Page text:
A new state law bars Missouri students who are in the United States illegally from receiving a state scholarship that would shield them from high tuition rates, the St. Louis Post-Dispatch reports.
Missouri’s General Assembly voted on Wednesday to override Gov. Jay Nixon’s veto of a bill that bars the students from being awarded the A+ Scholarship, which pays for two years of tuition at community colleges. The students, who were typically brought to the United States as children by their parents, will now have to pay the highest possible rate to attend the state’s colleges and universities — in some cases, almost twice as much — because of another law passed by the legislature this year.
Governor Nixon, a Democrat, vetoed the bill on the grounds that making the students ineligible for the scholarship was tantamount to punishing “children who have done nothing wrong.”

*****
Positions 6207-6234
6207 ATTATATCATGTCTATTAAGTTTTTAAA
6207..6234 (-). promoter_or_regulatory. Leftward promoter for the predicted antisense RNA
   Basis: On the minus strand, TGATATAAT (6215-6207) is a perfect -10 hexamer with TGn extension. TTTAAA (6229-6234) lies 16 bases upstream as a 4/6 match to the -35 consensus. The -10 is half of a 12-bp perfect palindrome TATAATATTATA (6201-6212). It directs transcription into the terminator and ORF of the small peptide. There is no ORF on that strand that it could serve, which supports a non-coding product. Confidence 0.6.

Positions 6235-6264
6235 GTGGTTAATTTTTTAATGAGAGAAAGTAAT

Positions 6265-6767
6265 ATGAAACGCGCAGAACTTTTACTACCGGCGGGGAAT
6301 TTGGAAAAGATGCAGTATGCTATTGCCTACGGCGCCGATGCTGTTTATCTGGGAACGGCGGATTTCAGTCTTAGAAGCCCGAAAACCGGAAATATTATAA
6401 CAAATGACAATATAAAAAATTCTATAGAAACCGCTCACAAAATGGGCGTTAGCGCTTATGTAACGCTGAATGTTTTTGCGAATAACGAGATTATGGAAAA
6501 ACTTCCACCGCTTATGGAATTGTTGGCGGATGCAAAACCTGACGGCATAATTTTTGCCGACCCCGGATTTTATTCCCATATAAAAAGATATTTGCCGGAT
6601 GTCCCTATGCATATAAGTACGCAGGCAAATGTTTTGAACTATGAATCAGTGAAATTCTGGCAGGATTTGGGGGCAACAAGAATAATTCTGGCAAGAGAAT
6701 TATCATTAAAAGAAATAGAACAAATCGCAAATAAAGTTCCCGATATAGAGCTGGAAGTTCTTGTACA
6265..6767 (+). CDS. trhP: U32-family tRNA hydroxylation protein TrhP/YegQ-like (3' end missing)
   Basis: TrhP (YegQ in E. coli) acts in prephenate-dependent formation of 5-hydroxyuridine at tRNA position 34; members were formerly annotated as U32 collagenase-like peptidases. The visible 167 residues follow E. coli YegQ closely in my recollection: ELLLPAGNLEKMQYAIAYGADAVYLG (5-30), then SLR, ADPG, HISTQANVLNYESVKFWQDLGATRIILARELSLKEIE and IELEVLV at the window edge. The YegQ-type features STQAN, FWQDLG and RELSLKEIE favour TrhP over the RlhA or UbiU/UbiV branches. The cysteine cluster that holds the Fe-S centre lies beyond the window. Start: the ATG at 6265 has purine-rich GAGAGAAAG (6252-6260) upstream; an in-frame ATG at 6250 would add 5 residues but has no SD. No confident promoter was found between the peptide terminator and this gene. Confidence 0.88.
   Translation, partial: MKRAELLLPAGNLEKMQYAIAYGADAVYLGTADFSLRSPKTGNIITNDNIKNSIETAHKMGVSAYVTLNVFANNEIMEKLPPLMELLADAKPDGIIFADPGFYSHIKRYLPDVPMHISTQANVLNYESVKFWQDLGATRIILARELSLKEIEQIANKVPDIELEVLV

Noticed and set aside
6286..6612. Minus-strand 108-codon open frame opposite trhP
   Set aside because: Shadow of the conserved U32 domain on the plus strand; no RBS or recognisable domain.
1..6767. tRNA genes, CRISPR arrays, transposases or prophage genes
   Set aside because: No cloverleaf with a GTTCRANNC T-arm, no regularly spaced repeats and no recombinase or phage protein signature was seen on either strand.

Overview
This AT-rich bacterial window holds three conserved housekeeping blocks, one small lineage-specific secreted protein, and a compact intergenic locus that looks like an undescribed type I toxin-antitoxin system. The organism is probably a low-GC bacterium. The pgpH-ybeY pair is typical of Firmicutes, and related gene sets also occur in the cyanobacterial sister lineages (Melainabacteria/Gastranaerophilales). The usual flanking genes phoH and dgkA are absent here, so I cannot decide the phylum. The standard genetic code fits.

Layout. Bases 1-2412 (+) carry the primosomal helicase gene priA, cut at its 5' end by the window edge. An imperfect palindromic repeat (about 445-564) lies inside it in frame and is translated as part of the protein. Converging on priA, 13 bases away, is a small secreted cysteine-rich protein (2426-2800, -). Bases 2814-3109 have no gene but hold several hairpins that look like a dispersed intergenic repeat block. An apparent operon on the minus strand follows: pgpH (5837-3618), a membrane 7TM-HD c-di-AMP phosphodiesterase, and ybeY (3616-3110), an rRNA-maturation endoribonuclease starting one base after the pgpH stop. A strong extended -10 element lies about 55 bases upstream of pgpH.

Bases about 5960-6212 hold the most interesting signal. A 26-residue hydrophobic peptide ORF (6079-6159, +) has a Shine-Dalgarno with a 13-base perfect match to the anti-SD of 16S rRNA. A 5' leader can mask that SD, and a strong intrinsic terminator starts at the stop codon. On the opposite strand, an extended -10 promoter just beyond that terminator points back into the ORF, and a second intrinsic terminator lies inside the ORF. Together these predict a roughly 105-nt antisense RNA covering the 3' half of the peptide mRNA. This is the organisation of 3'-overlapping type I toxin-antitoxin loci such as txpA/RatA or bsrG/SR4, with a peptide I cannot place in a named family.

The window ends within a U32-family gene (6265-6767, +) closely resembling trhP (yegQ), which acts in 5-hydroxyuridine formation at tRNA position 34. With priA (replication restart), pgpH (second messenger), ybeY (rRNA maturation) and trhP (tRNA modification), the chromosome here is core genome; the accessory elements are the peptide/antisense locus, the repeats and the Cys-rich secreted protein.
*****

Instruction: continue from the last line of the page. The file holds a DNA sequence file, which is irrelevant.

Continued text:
The law, college officials say, may affect hundreds of students’ ability to attend college when it goes into effect, on October 16. The A+ program was under financial strain, with rising college costs, but it will fund $35 million in scholarships.
Some hope for the affected students lies at individual colleges and universities. St. Louis Community College will privately fund $250,000 in aid for about 50 students who would have met requirements for the A+ Scholarship.
“First of all, we will abide by the law,” the community college’s chancellor, Jeff Pittman, told the Post-Dispatch. “But we very much understand the hardships students who want to attend college are facing. We are an open-access institution. We want to make education possible for people.”